As Congress nears an agreement on budget reconciliation legislation, APCA President Taylor Dacus sent a letter to congressional leaders on October 28 that offers our industry’s perspective on the consideration of a methane emission fee and of several harmful labor policies.

"APCA strongly objects to including a methane emissions fee/tax in reconciliation legislation," Dacus stated. "This proposal could lead to double taxation of critical members of the energy supply chain that are at the forefront of reducing greenhouse gas emissions, including methane."

Dacus added that "new fees or taxes on energy companies will end up raising costs for customers, creating a burden that will fall most heavily on lower-income families and small businesses, which would break President Biden’s promise to pay for reconciliation without taxing lower-income Americans. Imposing more taxes and fees on energy companies will also put more than 100,000 American jobs at risk."

Addressing labor policy, Dacus said, "As an association of merit-shop contractors, APCA cautions against overzealous favoritism for union work at a time when workforce capacity remains a major challenge in all facets of the construction industry."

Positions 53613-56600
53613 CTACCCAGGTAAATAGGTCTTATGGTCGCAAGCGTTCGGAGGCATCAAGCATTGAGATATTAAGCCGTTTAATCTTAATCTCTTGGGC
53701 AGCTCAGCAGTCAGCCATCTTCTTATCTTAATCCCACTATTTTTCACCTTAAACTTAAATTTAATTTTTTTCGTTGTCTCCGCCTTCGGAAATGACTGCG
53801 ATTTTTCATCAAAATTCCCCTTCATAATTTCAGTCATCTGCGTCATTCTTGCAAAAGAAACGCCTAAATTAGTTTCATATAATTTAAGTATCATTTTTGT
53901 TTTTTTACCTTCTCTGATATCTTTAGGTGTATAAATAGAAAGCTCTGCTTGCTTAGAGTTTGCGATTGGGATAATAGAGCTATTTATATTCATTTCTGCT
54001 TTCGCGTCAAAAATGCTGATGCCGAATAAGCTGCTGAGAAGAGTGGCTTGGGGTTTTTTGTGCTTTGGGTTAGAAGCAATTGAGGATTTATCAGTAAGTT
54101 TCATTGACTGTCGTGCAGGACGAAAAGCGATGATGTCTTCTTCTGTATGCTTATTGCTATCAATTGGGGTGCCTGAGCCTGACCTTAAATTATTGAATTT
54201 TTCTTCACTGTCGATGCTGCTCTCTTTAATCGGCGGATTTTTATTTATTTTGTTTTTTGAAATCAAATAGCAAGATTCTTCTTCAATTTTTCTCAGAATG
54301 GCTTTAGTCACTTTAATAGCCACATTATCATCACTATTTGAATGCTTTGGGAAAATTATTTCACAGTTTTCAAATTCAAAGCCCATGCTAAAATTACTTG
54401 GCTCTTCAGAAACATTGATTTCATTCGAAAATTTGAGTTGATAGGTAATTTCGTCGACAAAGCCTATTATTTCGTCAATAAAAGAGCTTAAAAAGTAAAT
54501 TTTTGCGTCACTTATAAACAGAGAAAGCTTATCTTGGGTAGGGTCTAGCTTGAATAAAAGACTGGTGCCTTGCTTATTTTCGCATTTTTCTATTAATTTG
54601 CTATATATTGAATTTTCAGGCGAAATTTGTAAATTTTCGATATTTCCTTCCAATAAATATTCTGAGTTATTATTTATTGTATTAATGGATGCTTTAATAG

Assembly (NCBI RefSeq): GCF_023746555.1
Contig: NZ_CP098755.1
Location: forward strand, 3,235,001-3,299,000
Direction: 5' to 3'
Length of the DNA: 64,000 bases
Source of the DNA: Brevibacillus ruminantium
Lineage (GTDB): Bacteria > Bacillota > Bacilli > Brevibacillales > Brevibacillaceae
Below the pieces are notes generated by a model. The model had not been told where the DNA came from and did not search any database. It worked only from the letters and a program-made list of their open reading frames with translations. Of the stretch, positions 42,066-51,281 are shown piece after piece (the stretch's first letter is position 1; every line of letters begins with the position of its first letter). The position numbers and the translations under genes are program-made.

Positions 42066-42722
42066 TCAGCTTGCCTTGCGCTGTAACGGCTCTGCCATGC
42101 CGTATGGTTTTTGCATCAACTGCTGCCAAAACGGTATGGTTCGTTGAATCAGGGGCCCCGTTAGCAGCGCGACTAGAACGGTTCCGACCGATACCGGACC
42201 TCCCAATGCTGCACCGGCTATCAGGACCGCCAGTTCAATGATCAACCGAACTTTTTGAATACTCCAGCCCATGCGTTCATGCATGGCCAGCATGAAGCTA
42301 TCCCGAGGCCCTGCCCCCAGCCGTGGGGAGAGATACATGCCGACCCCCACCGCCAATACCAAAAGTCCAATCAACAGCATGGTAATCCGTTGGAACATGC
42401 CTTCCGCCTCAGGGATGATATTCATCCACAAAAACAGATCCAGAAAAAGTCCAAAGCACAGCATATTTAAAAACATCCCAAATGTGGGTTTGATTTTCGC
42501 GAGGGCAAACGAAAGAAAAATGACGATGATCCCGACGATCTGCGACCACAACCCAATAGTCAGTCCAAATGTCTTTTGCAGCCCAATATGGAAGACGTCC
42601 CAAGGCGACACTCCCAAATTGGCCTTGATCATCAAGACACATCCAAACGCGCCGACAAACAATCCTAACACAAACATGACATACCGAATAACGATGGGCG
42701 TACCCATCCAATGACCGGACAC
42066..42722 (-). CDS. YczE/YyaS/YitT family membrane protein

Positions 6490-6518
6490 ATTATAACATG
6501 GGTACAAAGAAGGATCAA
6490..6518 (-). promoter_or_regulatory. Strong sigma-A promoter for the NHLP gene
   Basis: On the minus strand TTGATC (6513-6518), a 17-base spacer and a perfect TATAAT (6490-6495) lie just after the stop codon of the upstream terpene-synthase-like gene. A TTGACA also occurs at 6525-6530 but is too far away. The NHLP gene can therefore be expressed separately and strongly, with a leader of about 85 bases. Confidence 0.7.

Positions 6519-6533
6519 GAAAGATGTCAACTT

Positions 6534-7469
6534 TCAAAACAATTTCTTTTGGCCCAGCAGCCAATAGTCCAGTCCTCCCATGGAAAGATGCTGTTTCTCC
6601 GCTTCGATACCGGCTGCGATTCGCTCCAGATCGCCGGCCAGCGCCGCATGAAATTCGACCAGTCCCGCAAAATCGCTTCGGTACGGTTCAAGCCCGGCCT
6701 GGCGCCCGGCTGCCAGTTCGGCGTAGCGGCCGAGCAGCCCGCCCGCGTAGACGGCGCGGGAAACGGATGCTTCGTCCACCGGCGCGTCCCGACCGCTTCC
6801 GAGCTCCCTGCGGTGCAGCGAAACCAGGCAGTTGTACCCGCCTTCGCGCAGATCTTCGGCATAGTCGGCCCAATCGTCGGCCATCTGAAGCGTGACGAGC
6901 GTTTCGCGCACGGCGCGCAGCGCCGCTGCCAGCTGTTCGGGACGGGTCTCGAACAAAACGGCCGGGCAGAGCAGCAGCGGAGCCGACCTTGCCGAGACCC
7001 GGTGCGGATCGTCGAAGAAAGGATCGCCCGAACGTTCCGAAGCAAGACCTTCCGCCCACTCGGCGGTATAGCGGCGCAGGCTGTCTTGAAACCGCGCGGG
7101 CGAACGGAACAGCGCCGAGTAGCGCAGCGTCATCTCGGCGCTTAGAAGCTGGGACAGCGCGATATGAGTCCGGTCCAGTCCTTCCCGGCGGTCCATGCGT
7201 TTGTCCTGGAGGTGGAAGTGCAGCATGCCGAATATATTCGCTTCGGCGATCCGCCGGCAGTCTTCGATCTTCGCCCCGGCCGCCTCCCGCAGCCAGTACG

He focused on language being considered that would unfairly subject individuals to civil penalties by the National Labor Relations Board: "In particular, APCA cannot object strongly enough to proposed language that would subject corporate directors and officers to personal liability for violations, which is a grossly inappropriate overreach on behalf of the NLRB."

APCA is also mobilizing its grassroots lobbying network, urging members and other industry allies to oppose the Build Back Better reconciliation measure as currently proposed, which it calls "a recipe for disaster."